Words cannot express how absolutely sick and tired I am of people trying to force their religion into places it does not belong. The way I view faith and religion is simple: Keep it private, at church or other places of worship. There’s a reason why this nation was founded on the principle of freedom of (or from) religion. That way no person would ever have someone else’s beliefs shoved down their throat.
Now, in instances like what’s going on with Kim Davis in Kentucky, it’s fairly straight forward. She’s an elected official who’s refusing to do her job in defiance of a Supreme Court ruling and our Constitution. There’s no gray area with the situation in Kentucky. She’s completely in the wrong and has absolutely no legal right to deny gay couples their marriage licenses. The bottom line is, she either needs to resign or be removed from office.
But when it comes to the private sector, things do get slightly more complicated.
Take for instance a story that’s been going around concerning a Muslim flight attendant, Charee Stanley, who’s been suspended by ExpressJet for refusing to serve customers alcohol, claiming it goes against her religious beliefs. She has since filed a discrimination complaint against the company.
While I respect everyone’s right to have their own faith, I draw the line with stuff such as this. Her job requires her to fulfill certain duties, one of which is to serve passengers alcohol if they request it. If she doesn’t want to do that requirement of her job, then find a new job.
What’s next, Hindu servers refusing to allow customers to order beef products? What if a Muslim male working at the DMV starts refusing to issue driver’s licenses to women because he doesn’t believe women should drive? Should that be allowed?
Don’t get me wrong, I’m all for people being allowed days off to celebrate certain religious holidays, or even garments such as a hijab being allowed to be worn by women. But when it starts reaching a point where employees are refusing to carry out required tasks of their job, claiming it’s “against their religion,” then I think we’ve got a problem.
Now, I know what some of you might be saying: Who cares, it’s just alcohol – what’s the big deal?
Well, where do you draw the line?
Take for instance a Florida nurse who sued a clinic that wouldn’t hire her because she opposed all forms of birth control and informed them during her interview that she would not prescribe it to anyone, even if they specifically asked for it. She claimed her “religious freedom” was violated when they didn’t hire her.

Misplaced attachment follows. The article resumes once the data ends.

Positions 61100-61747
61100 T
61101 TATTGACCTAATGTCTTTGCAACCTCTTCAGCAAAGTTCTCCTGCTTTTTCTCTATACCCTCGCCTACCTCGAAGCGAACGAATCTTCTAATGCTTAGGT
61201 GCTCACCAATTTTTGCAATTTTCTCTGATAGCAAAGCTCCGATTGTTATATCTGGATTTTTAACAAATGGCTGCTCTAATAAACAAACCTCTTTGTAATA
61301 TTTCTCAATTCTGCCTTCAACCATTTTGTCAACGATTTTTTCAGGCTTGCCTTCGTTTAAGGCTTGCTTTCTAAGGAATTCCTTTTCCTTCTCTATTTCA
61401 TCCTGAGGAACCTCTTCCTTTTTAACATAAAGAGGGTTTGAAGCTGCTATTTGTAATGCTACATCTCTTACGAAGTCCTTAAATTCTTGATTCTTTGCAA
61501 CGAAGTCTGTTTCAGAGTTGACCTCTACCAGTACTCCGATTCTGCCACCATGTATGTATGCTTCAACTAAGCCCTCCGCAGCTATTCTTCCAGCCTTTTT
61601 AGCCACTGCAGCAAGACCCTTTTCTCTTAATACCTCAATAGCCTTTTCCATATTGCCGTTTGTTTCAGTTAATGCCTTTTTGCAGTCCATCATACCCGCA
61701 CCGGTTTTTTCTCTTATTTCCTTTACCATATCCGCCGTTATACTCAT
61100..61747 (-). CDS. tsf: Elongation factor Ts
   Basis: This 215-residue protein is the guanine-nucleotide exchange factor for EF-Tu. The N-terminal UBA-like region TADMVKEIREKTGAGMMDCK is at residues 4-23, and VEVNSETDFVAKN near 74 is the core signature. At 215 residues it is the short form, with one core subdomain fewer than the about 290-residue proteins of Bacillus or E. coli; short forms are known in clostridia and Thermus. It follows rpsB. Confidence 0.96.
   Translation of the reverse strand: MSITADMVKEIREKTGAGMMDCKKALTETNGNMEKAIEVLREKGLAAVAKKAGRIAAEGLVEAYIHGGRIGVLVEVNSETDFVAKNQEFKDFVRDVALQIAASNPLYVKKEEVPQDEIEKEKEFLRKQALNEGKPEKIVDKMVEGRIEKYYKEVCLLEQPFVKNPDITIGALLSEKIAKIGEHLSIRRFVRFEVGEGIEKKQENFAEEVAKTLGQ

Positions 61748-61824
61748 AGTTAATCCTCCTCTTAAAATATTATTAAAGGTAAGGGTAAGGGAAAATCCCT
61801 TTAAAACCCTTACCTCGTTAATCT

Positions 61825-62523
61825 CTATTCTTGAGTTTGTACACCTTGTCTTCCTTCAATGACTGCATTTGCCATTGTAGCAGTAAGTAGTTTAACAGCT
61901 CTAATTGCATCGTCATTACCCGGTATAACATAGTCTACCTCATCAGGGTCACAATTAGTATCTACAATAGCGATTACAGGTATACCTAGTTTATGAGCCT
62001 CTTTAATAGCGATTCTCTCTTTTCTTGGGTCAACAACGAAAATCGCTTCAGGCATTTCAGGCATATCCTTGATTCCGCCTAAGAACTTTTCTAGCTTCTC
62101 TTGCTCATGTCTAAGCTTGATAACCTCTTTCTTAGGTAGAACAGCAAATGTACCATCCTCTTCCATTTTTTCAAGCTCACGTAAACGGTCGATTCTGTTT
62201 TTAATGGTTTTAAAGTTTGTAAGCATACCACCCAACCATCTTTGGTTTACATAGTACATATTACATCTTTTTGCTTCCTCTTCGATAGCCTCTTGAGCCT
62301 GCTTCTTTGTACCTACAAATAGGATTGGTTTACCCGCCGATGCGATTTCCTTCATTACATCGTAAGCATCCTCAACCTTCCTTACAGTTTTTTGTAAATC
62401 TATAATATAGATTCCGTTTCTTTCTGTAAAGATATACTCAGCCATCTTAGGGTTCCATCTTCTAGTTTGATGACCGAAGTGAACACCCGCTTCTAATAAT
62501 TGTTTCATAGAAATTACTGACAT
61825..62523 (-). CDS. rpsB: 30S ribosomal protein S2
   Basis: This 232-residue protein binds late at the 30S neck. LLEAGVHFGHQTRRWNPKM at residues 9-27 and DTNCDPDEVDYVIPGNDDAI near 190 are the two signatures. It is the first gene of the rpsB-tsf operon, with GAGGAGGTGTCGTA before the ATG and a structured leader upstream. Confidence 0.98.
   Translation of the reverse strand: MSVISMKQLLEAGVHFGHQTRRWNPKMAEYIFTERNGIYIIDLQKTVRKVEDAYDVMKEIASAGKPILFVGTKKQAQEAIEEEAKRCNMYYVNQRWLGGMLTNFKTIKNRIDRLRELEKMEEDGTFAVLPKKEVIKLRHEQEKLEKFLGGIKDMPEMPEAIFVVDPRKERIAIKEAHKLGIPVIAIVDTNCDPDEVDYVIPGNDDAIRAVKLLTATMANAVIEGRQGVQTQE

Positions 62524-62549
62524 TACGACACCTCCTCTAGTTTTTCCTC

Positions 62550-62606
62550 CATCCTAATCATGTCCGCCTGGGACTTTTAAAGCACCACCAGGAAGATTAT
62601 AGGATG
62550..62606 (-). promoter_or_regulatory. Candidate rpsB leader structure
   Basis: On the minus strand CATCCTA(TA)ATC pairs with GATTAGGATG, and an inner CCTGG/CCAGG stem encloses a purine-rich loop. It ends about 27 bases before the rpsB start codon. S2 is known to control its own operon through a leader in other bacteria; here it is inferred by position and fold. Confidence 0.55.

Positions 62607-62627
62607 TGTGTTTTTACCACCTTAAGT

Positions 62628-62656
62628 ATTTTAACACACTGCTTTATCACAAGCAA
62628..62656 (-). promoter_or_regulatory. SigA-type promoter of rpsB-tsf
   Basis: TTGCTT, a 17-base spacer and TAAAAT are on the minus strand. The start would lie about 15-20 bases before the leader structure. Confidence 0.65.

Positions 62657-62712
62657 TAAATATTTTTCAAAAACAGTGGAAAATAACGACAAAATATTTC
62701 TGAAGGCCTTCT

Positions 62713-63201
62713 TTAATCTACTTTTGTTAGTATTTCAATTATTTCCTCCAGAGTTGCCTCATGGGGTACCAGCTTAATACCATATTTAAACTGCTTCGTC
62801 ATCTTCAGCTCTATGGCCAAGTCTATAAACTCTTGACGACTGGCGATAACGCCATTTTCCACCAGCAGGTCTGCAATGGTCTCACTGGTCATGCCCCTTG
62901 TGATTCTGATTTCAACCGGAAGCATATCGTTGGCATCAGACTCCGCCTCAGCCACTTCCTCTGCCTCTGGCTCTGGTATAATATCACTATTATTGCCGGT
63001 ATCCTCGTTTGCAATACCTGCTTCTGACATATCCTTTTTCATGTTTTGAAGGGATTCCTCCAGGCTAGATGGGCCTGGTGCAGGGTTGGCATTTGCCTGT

Are we now going to argue that doctors and medical professionals should be allowed to ignore medical science when it contradicts their religious beliefs? What if someone dies because they weren’t given proper treatment due to a doctor’s “religious beliefs”?
While serving alcohol and prescribing birth control are two completely different things, both individuals believe that they are within their rights to tell their employers (or potential employer) that they’re not going to carry out certain tasks a job requires because it went against their religion.
Let me reiterate, I’m all for respecting the religious beliefs of other people. But I absolutely disagree with these folks who claim that they should be exempt from carrying out certain duties of a job that are required by an employer.
This isn’t a matter of asking someone to “choose between their career and their religion.” It’s about people voluntarily choosing to work for a company, who are then deciding that they shouldn’t have to carry our specific tasks because it’s against their religion. Then, in cases like the nurse in Florida, businesses are being sued because they don’t want to hire employees who admit during an interview that they won’t perform certain tasks that are a requirement for employment.
If you ask me, we just need to keep religion out of government, school and work. Religion should be something that’s personal and practiced in the appropriate places. If you come across a job that requires you to do things that go against your religion – then get a different job.
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